Allyson Stewart-Allen headshot

A conversation with Allyson Stewart-Allen, lead judge of the Department for International Trade Exporter of the Year Award

Our expert judges are a crucial component of our Awards, and each make The Lloyd’s Bank British Business Excellence Awards stand out as different from the rest. Each of our judges are handpicked based on their experience and wealth of knowledge in their respective sectors; Allyson Stewart-Allen, the lead judge of the Department for International Trade Exporter of the Year Award, really embodies this.

The category Allyson judged is in partnership with the Department for International Trade and sought to target great ambassadors for British business abroad, as well as companies that have achieved the highest and most sustainable levels of international growth through exporting. With Allyson’s extensive knowledge of overseas markets, she was a winning fit for the judging process for this category.

To really gain an insight into our lead judge’s perspective of the business world and the awards process itself, we spoke to Allyson to tell us her expert views of business and her experience of being involved in The Lloyds Bank British Business Excellence Awards. Here’s everything she had to say!

Q. Who are you and what do you do?

“I am an expert in international business, and I do three things. One of the things I do is advise companies on how to crack an overseas market by way of expanding in it, entering it, and leaving it. My specialist subject for mastermind is working with Americans and I am an author of a book of that name. A lot of the work I do is about helping to interpret the US for companies trying to expand there.

“The second thing I do is create better business leaders and I do that through creating leadership education programs for senior people, who know whatever they are doing now could be better. I work with a range of companies in a range of industries; everything from luxury goods, to pharmaceuticals, to banking and law firms, engineering, business, food and drinks companies – all sorts!

“The third thing I do is TV, radio, print and speaking. I’m a broadcaster for a number of TV and radio outlets as a commentator on international business stories.”

Q. What was your role in BBEA?

“My role was to be the lead judge in the Exporter of the Year category and what I did was join the other judges to review and meet the shortlisted finalists and then agree on the winner!”

Q. What is special about BBEA that makes you want to be a part of it?

“There are a lot of reasons! One reason it’s special is because there really isn’t another award in the UK, to my knowledge, that recognises British industry on the range of categories that exist. BBEA is unique because of, well, a couple of reasons. For one, it’s the Lloyd’s Bank sponsorship as well as other sponsor who believe in the future of British industry, but also the number of applications across the number of categories that exist.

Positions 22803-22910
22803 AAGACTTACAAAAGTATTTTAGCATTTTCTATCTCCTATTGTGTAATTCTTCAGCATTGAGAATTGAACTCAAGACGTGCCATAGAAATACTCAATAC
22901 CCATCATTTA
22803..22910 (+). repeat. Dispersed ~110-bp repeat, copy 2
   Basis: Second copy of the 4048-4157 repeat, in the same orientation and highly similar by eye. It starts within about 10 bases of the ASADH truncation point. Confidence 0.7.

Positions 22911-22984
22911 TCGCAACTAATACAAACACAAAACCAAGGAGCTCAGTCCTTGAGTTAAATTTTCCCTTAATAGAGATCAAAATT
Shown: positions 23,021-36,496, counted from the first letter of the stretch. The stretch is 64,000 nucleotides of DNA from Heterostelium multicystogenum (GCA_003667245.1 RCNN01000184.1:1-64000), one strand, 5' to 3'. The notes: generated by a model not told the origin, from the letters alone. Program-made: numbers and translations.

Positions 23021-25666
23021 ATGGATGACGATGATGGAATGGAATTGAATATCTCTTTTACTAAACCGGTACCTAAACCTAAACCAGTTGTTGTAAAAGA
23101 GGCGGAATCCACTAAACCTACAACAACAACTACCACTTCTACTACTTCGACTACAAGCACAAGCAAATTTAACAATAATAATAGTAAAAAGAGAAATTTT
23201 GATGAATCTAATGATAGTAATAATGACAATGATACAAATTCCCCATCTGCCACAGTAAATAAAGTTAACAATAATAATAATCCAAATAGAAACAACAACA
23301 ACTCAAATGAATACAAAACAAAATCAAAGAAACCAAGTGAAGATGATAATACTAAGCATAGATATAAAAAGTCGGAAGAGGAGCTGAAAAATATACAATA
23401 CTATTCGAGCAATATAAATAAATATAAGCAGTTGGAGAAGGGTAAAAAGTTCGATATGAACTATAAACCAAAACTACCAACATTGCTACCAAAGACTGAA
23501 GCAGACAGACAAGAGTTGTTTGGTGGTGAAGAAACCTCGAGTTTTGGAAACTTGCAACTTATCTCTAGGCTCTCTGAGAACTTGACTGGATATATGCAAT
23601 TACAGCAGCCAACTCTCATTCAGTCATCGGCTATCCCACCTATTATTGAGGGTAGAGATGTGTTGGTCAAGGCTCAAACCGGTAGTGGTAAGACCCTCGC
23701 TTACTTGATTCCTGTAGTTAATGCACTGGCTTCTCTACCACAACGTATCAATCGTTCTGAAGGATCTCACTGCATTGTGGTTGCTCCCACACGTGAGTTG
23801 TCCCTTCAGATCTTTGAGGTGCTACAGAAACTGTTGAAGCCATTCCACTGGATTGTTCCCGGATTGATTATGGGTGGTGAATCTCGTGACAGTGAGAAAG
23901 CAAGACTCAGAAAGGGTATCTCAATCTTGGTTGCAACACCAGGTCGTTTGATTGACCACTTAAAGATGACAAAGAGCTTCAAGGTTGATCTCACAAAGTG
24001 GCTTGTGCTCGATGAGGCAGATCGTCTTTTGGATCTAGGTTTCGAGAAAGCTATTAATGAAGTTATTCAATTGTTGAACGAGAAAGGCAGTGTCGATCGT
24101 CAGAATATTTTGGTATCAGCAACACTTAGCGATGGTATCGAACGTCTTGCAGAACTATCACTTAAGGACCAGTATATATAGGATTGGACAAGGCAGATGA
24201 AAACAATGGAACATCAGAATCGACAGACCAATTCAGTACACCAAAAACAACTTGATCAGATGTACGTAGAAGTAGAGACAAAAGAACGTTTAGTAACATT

“I think BBEA is important because British companies don’t celebrate their successes enough. I am amazed at the incredible innovation and creativity in the UK, in business. Whether it’s in start-ups, exporters, ESG, corporate purpose or community programs, it’s an incredible richness and more companies should take the time to pat themselves on the back.”

Q. Is there anything you want to add about your experience with BBEA this year?

“I think what stood out from my category was the quality of applications – it’s incredible. I was involved in last year, which was the first year of the awards, and while the quality of the applications was still high, there seems to be a significant step change from last year in terms of the calibre of companies this year.”

Q. Do you think businesses need to do more? Is there more to running a business now?

“Yeah, I think it’s harder now. Covid has meant that companies have to be a little more thoughtful and inclusive in how they lead people. They can’t mandate Monday-Friday 9-6, you have to be in the office, because it’s not working and people are quitting, because you can’t lead that way, it doesn’t work anymore. Covid has changed the way leaders and companies need to keep the people they’ve got and get more people.”

Q. How do you think BBEA can help businesses grow?

“The British Business Excellence Awards can indirectly help companies to grow because they’re being recognised. It gives them a point of difference and a platform to celebrate internally but also to tell their customers, clients, investors and all the other players that effect their success. It’s giving them something to say that’s positive and we could really do with a lot more positive news these days.”

Allyson has been a crucial cog in the workings of BBEA, having been a part of the journey from its first awards ceremony in 2021, after being chosen as a key figure in the business world. Allyson continues to work wonders in generating better leaders in business, being essential to the future of the industry – it’s been a pleasure to have her on board the BBEA journey.

We’re extremely excited to watch the awards grow and we will continue to propel year on year, to champion British business through our unique awards programme. It’s an honour to host and work with so many leaders in the business, who have so much knowledge to offer.